Much as two heads are better than one, four legs are better than two for identical twins Andres and Pablo Arroyo.
The St. Mark’s seniors literally have been running side by side on the school’s cross country and track and field teams for four years. Most often, they’ll finish a race one or two places apart, separated by only a few seconds.
Such teamwork has earned plenty of medals for both siblings, in addition to a team championship for the Lions at last year’s SPC fall meet.
“We do generally run close together,” Andres said. “In cross country, you want to race tactically and not break too far ahead.”
The Arroyos haven’t always run in tandem. While Andres became involved through a running club in elementary school, Pablo gravitated to football and other sports before developing an affinity for cross country in middle school.
“That bond makes them stronger, and brings a lot of internal drive and motivation for them.” -John Turek
“I needed to find a new way to direct my competitive spirit,” Pablo said. “I wanted to see if I could be better than Andres. Competition was a big part of it.”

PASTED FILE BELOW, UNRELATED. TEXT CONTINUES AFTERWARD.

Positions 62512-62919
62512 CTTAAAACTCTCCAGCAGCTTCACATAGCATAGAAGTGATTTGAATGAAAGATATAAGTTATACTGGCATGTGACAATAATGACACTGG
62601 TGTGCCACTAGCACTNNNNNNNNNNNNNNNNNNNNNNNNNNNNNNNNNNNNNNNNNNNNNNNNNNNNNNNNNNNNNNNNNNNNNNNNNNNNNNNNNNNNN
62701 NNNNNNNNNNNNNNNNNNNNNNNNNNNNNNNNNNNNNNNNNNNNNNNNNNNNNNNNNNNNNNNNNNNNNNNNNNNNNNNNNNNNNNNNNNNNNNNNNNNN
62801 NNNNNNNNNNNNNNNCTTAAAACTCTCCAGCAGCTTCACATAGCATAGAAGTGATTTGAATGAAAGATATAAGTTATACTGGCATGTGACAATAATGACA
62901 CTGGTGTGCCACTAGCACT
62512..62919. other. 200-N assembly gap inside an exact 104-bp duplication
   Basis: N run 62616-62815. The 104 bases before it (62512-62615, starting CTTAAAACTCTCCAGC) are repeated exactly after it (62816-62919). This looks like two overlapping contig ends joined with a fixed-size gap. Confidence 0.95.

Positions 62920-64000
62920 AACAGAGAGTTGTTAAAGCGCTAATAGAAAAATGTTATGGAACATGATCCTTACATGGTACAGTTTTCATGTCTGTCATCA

After enrolling in St. Mark’s in eighth grade, the twins ran together in the high school relay event at the Dallas Marathon, something they’ve done each year.
During their freshman year, Pablo finished 35th in the SPC meet, while Andres was 44th. In their final meet as seniors, both were in the top four overall. They led St. Mark’s to its first team title since 2013.
“That bond makes them stronger, and brings a lot of internal drive and motivation for them,” said St. Mark’s head coach John Turek. “They definitely feed off each other.”
They’ve shown similar improvement on the track under the tutelage of Lions assistant coach Ryan Hershner, who works with the team’s distance runners. Last spring, Pablo won a silver medal in the 800, and both contributed to a runner up finish in the 4×800 relay.
Their high school careers never reached the finish line, as their final SPC track season was cut short due to concerns over the COVID-19 pandemic. But when they head to the Massachusetts Institute of Technology next year, the Arroyos plan to keep running — together.
“It’s a pretty big advantage,” Andres said. “It’s easier to keep motivated. If your brother can do it, so can you.”
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